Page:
Above it all towered the spire of Trinity, and it was there we headed, scaling one of the remaining walls of the church in order to take up position. As we climbed I realized that what the building reminded me of was an enlarged version of my home at Queen Anne’s Square, how it had looked after the fire. And as we crouched in the shadowy alcoves awaiting the arrival of the redcoats, I recalled the day I’d gone back to the house with Reginald and how it had looked. Like the church, its roof had been taken by fire. Like the church, it was a shell, a shadow of its former self. Above us, the stars twinkled in the sky, and I stared at them for a moment through the open roof, until an elbow in my side roused me from my reverie and Connor was indicating down to where officers and redcoats were making their way along the deserted rubble of Wall Street towards the church. As they approached, two men ahead of the squad were pulling a cart and hanging lanterns in the black and brittle branches of the trees, lighting the way. They reached the church and we cast our eyes downwards as they hung more lanterns below. They moved quickly among the truncated columns of the church, where weeds, moss and grass had begun to grow, nature claiming the ruins for herself, and placed lanterns on the font and lectern, then stood to one side as the delegates strode in: three commanders and a squad of soldiers.
Next we were both straining to hear the conversation and having no luck. Instead I counted the guards, twelve of them, but I didn’t think it too many.
“They’re talking in circles,” I hissed to Connor. “We’ll learn nothing, watching as we are.”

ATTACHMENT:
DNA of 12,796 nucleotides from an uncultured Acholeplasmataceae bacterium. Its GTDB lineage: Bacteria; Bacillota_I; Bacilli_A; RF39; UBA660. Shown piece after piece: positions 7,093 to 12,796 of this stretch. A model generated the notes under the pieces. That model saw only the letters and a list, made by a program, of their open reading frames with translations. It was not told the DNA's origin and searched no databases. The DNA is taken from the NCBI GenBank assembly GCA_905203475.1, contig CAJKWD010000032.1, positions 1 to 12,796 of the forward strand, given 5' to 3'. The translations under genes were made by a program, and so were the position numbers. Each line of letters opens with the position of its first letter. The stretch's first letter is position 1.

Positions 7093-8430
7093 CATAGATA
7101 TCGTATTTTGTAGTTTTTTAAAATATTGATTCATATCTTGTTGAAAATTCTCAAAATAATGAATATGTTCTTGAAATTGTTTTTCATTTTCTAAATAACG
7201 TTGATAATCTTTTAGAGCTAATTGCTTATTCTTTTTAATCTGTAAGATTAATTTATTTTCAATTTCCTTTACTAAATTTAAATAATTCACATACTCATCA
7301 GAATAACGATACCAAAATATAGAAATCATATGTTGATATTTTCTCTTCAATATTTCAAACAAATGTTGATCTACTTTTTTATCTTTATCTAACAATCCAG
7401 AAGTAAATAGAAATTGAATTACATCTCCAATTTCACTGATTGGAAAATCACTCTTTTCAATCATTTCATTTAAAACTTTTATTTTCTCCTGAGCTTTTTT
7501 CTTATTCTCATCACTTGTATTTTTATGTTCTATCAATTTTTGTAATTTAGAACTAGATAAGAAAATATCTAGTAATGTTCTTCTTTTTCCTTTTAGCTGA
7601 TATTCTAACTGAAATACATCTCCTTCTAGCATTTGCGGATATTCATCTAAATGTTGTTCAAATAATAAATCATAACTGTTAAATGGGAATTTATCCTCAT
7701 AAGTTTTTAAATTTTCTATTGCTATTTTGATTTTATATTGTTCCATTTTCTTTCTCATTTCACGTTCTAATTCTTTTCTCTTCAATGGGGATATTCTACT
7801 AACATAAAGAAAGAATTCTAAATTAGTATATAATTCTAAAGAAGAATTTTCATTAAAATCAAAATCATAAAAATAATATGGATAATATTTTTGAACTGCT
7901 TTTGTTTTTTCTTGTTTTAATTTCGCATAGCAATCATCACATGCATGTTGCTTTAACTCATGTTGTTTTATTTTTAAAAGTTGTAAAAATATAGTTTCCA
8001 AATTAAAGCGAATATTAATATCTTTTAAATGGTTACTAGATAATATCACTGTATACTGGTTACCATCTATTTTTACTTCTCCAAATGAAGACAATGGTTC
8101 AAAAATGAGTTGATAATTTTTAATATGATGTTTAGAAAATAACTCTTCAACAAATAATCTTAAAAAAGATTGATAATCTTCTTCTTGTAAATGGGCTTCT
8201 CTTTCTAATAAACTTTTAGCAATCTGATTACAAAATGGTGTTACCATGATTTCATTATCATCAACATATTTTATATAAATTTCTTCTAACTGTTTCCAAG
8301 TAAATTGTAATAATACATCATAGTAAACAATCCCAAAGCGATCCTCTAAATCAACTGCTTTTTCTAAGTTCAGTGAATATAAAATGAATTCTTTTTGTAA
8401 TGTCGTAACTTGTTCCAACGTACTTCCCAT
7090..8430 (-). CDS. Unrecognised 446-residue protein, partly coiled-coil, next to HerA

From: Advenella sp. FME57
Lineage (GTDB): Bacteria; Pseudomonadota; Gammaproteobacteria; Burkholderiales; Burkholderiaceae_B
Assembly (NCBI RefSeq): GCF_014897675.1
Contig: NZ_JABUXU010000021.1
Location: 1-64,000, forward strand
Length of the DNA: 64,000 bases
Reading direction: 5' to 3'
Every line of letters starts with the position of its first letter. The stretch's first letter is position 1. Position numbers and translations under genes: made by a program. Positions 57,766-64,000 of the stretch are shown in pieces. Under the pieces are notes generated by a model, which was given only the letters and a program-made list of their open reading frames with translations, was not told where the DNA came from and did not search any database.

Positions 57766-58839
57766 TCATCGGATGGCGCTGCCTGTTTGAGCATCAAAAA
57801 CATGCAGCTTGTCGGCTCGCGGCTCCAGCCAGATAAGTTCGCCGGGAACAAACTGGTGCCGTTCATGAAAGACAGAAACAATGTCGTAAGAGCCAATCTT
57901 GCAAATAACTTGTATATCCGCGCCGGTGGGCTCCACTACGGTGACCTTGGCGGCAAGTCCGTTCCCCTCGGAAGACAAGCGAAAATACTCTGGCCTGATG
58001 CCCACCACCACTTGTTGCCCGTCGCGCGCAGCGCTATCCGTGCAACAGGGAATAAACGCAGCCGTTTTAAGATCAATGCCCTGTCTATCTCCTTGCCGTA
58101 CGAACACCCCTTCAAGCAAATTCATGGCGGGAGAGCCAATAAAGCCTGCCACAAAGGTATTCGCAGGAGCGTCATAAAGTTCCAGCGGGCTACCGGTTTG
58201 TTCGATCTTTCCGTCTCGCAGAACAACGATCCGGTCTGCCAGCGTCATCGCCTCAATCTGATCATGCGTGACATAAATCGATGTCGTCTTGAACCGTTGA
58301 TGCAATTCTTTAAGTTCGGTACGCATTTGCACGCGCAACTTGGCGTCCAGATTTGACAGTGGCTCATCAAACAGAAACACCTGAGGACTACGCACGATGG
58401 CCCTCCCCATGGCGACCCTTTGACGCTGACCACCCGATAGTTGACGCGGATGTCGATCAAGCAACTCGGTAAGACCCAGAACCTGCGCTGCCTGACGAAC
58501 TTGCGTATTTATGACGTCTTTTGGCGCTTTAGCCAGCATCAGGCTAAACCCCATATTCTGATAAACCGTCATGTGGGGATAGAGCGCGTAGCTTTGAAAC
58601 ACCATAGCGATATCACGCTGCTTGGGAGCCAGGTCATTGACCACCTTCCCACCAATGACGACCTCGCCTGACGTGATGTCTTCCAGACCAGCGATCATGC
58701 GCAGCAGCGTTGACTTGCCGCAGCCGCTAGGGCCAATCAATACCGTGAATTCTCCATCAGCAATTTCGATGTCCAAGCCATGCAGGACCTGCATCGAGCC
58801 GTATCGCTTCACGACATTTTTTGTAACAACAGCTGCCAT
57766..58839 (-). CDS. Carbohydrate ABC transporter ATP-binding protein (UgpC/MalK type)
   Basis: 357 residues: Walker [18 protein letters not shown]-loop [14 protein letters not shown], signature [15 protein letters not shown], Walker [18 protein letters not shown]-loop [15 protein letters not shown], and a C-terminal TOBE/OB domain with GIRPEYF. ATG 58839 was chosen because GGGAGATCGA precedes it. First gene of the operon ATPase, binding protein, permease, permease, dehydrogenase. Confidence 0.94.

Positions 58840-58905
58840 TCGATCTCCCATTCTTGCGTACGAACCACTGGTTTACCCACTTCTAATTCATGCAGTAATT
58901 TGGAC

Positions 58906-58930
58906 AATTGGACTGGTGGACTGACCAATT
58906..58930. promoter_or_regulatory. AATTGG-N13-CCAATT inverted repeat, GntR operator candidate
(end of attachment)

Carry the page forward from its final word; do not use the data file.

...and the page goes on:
“What do you propose?” he replied. “That we get down there and demand answers?”
I looked at him. Grinned. “Well, yes,” I said.
And in the next instant I was climbing down until I was close enough, and jumped down, surprising two of the guards at the rear, who died, their mouths making an O shape.
“Ambush!” went the cry as I piled into two more of the redcoats. From above I heard Connor curse as he leapt from his perch to join me.
I was right. There weren’t too many. The redcoats, as ever, were too reliant on muskets and bayonets. Effective on the battlefield, perhaps, but useless at close-quarters combat, which was where Connor and I excelled. We were fighting well together by now, almost a partnership. Before long, the moss-covered figurines of the burnt-out church sparkled with fresh redcoat blood, the twelve guards were dead and just the three terrified commanders remained, cowering, lips moving in prayer as they prepared to die.
I had something else in mind—a trip to Fort George, to be precise.
In southernmost Manhattan was Fort George. Over 150 years old, from the sea it presented a vast skyline of spires, watchtowers and long barracks buildings that seemed to run across the entire length of the promontory, while inside the towering battlements were expanses of drill square surrounding the tall dormitories and administrative buildings, all of it heavily defended and fortified. A perfect place for the Templars to make their base. A perfect place for us to take the three loyalist commanders.
“What are the British planning?” I asked the first one, after lashing him to a chair in an interrogation room deep in the bowels of the North End building, where the smell of damp was all-pervasive and where, if you listened carefully, you could just hear the scratching and gnawing of the rats.